It’s my birthday.
When you are a small child birthdays are about being made to feel special and the centre of attention just for one day.
When I entered my early teens it was about getting “stuff” or cash that could be spent on stuff.
In my later teens and early 20’s, it was all about getting as drunk as possible for as long as possible.
As I get older birthdays become a time of reflection as I take stock about the progress I have made in the past year.
The most memorable gifts were those from the middle teenage years and were music related. Six months after everyone else got it I finally received the CD of The Stones Roses album (I had been listening to it on a cassette tape copied from a friend – music piracy is not a new phenomena). I also used the money I had saved from that birthday to get a ticket to the legendary Spike Island gig – for one May Bank Holiday weekend in 1990 I was actually cool.
This was my generation’s Woodstock (and my parents thought I was camping with my mates – technically I was but just not in the location I had specified to them).
What has my birthday and a Manchester guitar band got to do with your business?
The lead singer of The Stone Roses, Ian Brown, once said “it’s not where you are from, it’s where you are at”. So much as birthdays change and evolve as you get more mature so will your business and you need to reflect on “where you are at” and, more importantly, where you are going next.
Where is your business in its lifecycle?
What stage of maturity has your enterprise achieved? You may be at the early stages and the equivalent as a young child. Everything is fascinating and new. You have a lot to learn but you are learning more in those early years than you will ever learn again at any stage of your life. Being an entrepreneur is great, every day is a new experience and you are having great fun.
Or is your business an early teen when it is all about accumulating “stuff” or cold hard cash. You are not interested in CDs and gig tickets but the entrepreneurial equivalent that you need cash flow for more staff, bigger premises, stock, product development and larger marketing campaigns. Like a young teenager, this is where life starts to get more complicated and you experience growing pains. This is where the cosy, simple world you had experienced as a child starts to reveal its true self. You have setbacks and disappointments – and for the first time since you actually were a teenager, you may find yourself screaming life is unfair to nobody in particular! However, you will also experience rapid growth, push the boundaries of previous experience, challenge the barriers holding you back and feel the exhilaration of feeling truly in control of your business. Even if that feeling of teenage invincibility in tinged with a healthy dose of naivety.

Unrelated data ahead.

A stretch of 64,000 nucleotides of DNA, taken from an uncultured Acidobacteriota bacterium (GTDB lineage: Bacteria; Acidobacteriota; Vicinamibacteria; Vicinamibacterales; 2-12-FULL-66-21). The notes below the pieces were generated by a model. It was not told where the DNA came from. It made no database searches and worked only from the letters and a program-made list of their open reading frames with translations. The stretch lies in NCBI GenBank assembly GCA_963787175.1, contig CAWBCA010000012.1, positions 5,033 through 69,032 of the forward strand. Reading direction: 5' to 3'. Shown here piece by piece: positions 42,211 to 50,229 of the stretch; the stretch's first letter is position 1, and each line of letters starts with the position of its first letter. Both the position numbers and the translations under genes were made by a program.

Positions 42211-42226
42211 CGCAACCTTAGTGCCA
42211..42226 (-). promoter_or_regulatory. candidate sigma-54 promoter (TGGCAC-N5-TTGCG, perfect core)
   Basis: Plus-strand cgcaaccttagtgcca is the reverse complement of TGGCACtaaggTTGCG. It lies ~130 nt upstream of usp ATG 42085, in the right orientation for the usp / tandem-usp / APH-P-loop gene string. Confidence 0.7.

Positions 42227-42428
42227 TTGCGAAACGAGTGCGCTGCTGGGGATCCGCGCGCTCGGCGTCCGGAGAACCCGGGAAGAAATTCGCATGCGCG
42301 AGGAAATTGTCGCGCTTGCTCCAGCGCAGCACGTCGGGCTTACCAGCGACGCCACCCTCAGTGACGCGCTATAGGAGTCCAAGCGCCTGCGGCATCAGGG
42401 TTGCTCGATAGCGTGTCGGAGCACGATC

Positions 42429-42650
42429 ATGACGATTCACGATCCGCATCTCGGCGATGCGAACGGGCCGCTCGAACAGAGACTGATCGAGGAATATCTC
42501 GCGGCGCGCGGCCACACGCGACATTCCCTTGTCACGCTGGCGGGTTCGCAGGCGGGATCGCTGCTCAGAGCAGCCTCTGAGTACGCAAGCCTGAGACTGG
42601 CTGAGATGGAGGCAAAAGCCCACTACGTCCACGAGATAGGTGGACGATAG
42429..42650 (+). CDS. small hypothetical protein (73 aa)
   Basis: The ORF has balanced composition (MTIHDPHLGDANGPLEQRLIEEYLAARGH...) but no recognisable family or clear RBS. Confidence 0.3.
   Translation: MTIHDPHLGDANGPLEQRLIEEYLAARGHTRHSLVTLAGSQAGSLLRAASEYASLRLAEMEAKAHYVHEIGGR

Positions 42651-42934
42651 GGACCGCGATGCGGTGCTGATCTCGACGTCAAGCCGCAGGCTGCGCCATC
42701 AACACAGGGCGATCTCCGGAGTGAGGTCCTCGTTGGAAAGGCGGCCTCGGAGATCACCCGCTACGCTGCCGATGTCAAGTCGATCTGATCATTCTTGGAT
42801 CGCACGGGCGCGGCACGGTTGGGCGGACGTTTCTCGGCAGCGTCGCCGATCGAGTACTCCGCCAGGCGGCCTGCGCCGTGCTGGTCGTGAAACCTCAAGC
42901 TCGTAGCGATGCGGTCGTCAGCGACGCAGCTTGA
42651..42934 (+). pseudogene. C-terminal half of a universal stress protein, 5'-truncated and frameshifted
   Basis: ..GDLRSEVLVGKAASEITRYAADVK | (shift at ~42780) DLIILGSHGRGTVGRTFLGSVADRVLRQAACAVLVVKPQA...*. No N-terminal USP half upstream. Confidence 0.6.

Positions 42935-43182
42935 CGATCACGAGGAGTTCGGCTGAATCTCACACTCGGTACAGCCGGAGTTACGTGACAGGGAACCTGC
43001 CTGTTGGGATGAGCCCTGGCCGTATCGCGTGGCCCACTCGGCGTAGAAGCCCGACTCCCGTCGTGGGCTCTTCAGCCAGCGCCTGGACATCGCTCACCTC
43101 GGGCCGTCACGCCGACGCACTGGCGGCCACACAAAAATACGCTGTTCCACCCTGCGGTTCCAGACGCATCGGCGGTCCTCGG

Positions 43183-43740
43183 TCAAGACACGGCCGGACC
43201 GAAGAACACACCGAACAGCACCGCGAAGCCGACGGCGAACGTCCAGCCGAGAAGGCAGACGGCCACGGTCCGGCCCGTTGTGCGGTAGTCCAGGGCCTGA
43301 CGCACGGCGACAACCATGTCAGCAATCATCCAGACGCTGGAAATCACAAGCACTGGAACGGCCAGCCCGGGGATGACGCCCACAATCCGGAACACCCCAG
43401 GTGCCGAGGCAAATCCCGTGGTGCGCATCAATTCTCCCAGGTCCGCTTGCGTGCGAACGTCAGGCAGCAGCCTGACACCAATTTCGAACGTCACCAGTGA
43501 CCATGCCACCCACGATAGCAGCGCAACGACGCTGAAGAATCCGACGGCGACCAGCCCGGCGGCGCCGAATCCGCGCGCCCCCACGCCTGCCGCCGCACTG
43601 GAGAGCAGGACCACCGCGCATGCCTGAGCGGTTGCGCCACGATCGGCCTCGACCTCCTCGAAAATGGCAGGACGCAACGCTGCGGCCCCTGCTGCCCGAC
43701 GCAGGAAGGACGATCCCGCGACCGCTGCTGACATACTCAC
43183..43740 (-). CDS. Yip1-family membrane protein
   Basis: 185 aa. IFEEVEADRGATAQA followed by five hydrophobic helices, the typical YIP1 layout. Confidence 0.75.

Ah, those lost drunken years. The business equivalent of partying hard during an undergraduate degree. You have survived the early years and grown beyond all recognition and you are finally an adult but still not ready to accept what you perceive to be the boredom and monotony of being a grown up. This hedonistic stage of your business growth is where you start to enjoy the fruits of your labour. You get an executive company car, you start travelling business class and stopping in budget hotels when on business are a thing of the past. And like being a young adult who has just graduated you actually start to get paid some real money. Life feels good.
This is a very dangerous time and sooner or later the realities of being an adult will, one way or another, present themselves. This is the real test of whether you are going to have a great business or if this is going to continue to be a crazy rollercoaster ride – fun, exhilarating but you are hanging on for dear life and hoping that it it ends soon.
This stage is often when we first come into contact with people who join our Mastermind programmes. They have enjoyed the ride but they are looking for stability and maturity in their business and want some support to achieve that. When people get to that mature stage when they become more reflective on what they have achieved and what they truly want their business to be.
You can have some huge breakthroughs and masterminding with other people at the same stage as you really helps you to appreciate what they have and gives more certainty about where they need to go next.
In personal terms, you are married with kids and have some order in your life. You are now starting to think long term about your legacy, how you can start to enjoy your hard work and what you will do if you don’t want to or are unable to carry on committing the time and effort to the business. Often this is the first time that people have really thought about their business because they are actually starting to realise that they can control their business rather than just be dragged along in its wake which can be a strong feature of the earlier stages in the business lifecycle.
This leaves me with one question “where are you at” and more importantly are you ready to progress to the next stage?